Eur Heart J 2001, 22:1374-1450. PubMed Abstract | Publisher Full Text OpenURL

  4. Lloyd-Jones D, Adams RJ, Brown TM, Carnethon M, Dai S, De SG, et al.: Heart disease and stroke statistics - 2010 update: a report from the American heart association.[erratum appears in circulation. 30 March 2010;121(12):e260 note: Stafford, Randall [corrected to Roger, Veronique L]].

    Circulation 2010, 121:e46-e215. PubMed Abstract | Publisher Full Text OpenURL

  5. Connolly SJ, Hallstrom AP, Cappato R, Schron EB, Kuck KH, Zipes DP, et al.: Meta-analysis of the implantable cardioverter defibrillator secondary prevention trials. AVID, CASH and CIDS studies. Antiarrhythmics versus implantable defibrillator study. Cardiac arrest study Hamburg. Canadian implantable defibrillator study.

    Eur Heart J 2000, 21:2071-2078. PubMed Abstract | Publisher Full Text OpenURL

  6. Moss AJ, Zareba W, Hall WJ, Klein H, Wilber DJ, Cannom DS, et al.: Prophylactic implantation of a defibrillator in patients with myocardial infarction and reduced ejection fraction.

    New Engl J Med 2002, 346:877-883. PubMed Abstract | Publisher Full Text OpenURL

  7. Bardy GH, Lee KL, Mark DB, Poole JE, Packer DL, Boineau R, et al.: Amiodarone or an implantable cardioverter-defibrillator for congestive heart failure.

    N Engl J Med 2005, 352:225-237. PubMed Abstract | Publisher Full Text OpenURL

  8. Kadish A, Dyer A, Daubert JP, Quigg R, Estes NA, Anderson KP, et al.: Prophylactic defibrillator implantation in patients with nonischemic dilated cardiomyopathy.

    New Engl J Med 2004, 350:2151-2158. PubMed Abstract | Publisher Full Text OpenURL

  9. Bristow MR, Saxon LA, Boehmer J, Krueger S, Kass DA, De MT, et al.: Cardiac-resynchronization therapy with or without an implantable defibrillator in advanced chronic heart failure.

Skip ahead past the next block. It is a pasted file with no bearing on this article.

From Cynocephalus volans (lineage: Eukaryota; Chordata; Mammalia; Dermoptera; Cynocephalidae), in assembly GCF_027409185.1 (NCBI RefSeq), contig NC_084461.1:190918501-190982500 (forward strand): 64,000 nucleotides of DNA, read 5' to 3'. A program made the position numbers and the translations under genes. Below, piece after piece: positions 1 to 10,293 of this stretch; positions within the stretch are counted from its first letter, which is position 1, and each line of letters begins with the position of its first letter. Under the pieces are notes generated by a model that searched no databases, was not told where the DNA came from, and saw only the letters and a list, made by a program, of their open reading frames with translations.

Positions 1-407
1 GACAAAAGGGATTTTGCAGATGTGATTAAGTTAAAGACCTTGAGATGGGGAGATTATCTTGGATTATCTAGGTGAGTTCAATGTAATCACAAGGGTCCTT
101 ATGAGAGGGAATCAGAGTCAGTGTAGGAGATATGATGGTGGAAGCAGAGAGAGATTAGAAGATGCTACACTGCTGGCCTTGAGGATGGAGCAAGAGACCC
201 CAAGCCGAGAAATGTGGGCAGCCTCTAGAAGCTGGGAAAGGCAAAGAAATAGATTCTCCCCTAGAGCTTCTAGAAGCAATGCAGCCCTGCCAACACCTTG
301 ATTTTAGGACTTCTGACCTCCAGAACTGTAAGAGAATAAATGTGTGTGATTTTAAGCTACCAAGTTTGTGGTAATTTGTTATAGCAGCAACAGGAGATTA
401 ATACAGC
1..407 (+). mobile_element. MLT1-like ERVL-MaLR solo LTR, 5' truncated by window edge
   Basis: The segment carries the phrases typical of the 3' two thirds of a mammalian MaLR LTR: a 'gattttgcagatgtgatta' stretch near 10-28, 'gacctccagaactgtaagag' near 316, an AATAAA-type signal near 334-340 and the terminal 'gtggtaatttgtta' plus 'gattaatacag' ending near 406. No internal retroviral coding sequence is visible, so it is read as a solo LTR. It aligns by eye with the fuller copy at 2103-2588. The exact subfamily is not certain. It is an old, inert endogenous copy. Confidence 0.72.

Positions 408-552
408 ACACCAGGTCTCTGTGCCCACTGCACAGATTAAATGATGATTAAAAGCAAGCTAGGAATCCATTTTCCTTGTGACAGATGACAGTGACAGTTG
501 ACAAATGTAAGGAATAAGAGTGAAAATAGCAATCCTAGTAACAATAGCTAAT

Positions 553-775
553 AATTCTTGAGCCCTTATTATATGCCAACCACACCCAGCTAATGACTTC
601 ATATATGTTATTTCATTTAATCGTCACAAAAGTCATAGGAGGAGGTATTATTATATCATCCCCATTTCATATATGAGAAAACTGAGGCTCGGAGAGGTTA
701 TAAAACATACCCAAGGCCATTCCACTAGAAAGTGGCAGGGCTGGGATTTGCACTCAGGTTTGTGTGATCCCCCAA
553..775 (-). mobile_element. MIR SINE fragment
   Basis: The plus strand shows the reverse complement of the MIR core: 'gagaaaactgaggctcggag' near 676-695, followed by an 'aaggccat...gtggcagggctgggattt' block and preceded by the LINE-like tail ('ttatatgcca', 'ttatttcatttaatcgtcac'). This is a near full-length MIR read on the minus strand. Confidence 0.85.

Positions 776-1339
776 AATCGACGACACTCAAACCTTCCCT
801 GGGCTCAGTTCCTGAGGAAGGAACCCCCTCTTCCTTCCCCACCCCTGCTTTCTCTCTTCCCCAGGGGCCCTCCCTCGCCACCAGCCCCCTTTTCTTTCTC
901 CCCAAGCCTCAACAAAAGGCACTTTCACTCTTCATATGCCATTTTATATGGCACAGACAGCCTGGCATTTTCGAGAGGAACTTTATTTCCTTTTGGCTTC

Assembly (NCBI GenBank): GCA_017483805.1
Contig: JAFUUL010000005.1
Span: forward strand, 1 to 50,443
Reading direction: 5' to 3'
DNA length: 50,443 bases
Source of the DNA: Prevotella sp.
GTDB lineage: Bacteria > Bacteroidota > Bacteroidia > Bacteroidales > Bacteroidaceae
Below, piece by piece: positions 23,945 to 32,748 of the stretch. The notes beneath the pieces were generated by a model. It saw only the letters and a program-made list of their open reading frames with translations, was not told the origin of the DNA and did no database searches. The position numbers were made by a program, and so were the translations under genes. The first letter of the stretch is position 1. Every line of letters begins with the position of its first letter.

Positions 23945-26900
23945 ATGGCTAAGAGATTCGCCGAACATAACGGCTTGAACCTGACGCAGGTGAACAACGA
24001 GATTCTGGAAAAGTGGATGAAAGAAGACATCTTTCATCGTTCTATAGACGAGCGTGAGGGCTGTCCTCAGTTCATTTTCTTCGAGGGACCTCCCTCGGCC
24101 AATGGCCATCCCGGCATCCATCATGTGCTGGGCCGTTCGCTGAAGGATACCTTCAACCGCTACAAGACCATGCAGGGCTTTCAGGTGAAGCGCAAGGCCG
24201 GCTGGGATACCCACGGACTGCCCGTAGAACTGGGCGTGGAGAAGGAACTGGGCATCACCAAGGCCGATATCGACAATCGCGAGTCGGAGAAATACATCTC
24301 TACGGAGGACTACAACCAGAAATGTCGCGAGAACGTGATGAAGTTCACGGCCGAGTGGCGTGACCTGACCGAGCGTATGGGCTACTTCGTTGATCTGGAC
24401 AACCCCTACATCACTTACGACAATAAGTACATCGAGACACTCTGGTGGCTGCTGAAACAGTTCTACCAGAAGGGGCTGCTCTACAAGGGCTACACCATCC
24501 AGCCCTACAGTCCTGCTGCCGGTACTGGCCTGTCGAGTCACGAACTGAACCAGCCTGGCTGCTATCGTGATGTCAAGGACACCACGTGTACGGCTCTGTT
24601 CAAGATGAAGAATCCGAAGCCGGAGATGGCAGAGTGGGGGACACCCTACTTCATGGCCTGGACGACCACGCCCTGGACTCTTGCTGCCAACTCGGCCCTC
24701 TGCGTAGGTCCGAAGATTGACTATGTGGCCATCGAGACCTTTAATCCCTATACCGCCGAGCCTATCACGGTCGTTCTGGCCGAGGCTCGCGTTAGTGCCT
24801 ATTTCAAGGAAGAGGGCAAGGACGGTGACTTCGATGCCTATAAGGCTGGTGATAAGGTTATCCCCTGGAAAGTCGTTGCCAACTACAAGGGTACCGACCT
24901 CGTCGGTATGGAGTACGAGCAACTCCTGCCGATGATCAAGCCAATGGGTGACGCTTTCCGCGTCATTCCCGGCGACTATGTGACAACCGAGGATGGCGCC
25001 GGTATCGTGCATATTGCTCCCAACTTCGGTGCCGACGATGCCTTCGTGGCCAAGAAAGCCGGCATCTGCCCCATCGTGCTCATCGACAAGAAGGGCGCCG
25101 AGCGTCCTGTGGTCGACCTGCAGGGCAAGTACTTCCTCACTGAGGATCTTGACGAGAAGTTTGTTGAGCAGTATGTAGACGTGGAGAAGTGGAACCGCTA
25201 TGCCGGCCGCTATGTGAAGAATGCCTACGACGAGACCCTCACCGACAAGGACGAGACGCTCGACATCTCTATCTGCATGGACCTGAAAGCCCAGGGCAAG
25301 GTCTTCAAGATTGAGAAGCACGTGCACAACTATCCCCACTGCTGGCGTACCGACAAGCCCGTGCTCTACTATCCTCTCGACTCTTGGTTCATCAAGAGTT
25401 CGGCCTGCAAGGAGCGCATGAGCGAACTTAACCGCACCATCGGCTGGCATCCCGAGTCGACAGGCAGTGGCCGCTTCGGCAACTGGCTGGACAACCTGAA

N Engl J Med 2004, 350:2140-2150. PubMed Abstract | Publisher Full Text OpenURL

  10. Moss AJ, Hall WJ, Cannom DS, Daubert JP, Higgins SL, Klein H, et al.: Improved survival with an implanted defibrillator in patients with coronary disease at high risk for ventricular arrhythmia. Multicenter automatic defibrillator implantation trial investigators.

    New Engl J Med 1996, 335:1933-1940. PubMed Abstract | Publisher Full Text OpenURL

  11. Tang AS, Wells GA, Talajic M, Arnold MO, Sheldon R, Connolly S, et al.: Cardiac-resynchronization therapy for mild-to-moderate heart failure.

    New Engl J Med 2010, 363:2385-2395. PubMed Abstract | Publisher Full Text OpenURL

  12. Moss AJ, Hall WJ, Cannom DS, Klein H, Brown MW, Daubert JP, et al.: Cardiac-resynchronization therapy for the prevention of heart-failure events.

    New Engl J Med 2009, 361:1329-1338. PubMed Abstract | Publisher Full Text OpenURL

  13. Freemantle N, Tharmanathan P, Calvert MJ, Abraham WT, Ghosh J, Cleland JGF: Cardiac resynchronization for patients with heart failure due to left ventricular systolic dysfunction - a systematic review and meta-analysis.

    Eur J Heart Fail 2006, 8:433-440. PubMed Abstract | Publisher Full Text OpenURL

  14. Wells G, Parkash R, Healey JS, Talajic M, Arnold JM, Sullivan S, et al.: Cardiac resynchronization therapy: a meta-analysis of randomized controlled trials.